Despite the disappointments, RMI climate envoy Tina Stege said there was real progress.

“We must not discount the crucial wins covered in this package,” Stege tweeted, referring to RMI’s work in doubling climate financing and working towards accelerating individual country’s contributions to global climate goals.

Climate Finance

During an Alliance of Small Island States summit in September, and at several other meetings during the UN General Assembly, Pacific nations made it clear that they needed more money to adapt to climate change.

While $100 billion a year in financing was first promised in 2009 at COP15 and reaffirmed in 2015, developed nations fell short by approximately $20 billion by 2019. At Glasgow, Pacific nations asked for the commitment to be reaffirmed, resulting in a promise of $500 billion from 2021 to 2025 by developed nations.

The UN estimates that developing countries will need between $140 billion and $300 billion annually by 2030, and $280 billion to $500 billion yearly by 2050.

“Finance for adaptation is still not at the scale needed,” Lippwe said.

In light of the past performance of members of the G20, an intergovernmental group of the strongest world economies, Lippwe was not confident they would honor the commitment.

“Much work remains to be done. We will gladly accept being proven wrong in our pessimism,” Lippwe said.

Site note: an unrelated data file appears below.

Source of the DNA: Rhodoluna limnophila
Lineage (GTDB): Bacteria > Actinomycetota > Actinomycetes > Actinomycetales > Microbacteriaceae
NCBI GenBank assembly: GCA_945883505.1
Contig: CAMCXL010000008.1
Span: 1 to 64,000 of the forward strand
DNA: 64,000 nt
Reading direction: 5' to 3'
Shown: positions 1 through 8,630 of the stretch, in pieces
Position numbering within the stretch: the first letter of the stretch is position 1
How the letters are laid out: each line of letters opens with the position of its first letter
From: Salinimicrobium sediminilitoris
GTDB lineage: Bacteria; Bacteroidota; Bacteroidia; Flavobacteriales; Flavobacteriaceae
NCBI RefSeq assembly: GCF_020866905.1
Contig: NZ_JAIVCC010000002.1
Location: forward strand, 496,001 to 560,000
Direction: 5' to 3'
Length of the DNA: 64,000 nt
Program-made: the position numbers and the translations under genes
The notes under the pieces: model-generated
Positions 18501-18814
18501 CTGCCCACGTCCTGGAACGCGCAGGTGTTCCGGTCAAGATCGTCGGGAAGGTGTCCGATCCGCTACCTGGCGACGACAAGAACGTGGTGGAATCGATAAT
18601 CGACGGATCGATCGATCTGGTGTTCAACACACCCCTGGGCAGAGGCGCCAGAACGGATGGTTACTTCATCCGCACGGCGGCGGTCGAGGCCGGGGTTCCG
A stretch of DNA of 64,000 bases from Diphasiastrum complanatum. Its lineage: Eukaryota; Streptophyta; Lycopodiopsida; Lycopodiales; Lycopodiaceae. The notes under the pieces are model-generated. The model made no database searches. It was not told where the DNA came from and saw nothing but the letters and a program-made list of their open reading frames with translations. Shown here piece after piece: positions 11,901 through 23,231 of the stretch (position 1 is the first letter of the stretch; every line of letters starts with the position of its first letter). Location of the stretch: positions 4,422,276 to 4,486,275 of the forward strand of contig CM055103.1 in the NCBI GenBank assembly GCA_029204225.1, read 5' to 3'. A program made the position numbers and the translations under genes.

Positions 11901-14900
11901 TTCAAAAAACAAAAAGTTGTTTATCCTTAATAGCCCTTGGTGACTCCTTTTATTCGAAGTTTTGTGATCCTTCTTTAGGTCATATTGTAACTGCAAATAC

COP26 was a resounding disappointment for many countries and international organizations that sought action alongside the pledges that often come from UN climate conferences. Wikimedia Commons/Dean Calma /IAEA

Moving Forward

Palau President Surangel Whipps Jr., alongside U.S. special presidential envoy for climate John Kerry, issued a 90-day challenge calling for participating nations’ major initiatives to be announced at February’s Our Oceania Conference.

Kosi Latu, the executive director of the Pacific Regional Environment Programme, an intergovernmental organization working across the region, remains worried about a disconnect between policies and promises.

“We’ve heard these before, time and time again. The problem with these announcements and pledges is that the big countries, big emitters, don’t keep their promises,” Programme executive director Latu said in an interview with Radio New Zealand.

The biggest emitters have never aligned their own policies with their international announcements and pledges, he said.

“I have difficulty accepting that the outcomes of COP26 were successful,” he said, citing China and India’s last-minute watering down of wording around phasing out coal production.

And Latu was not reassured by the powerful big emitters continuing to make pledges of zero net carbon emissions decades in the future — the U.S. and Australia by 2050, China by 2060, India by 2070.

“You’ve got to be kidding, it’s too late. We’ll be under water by then,” Latu said.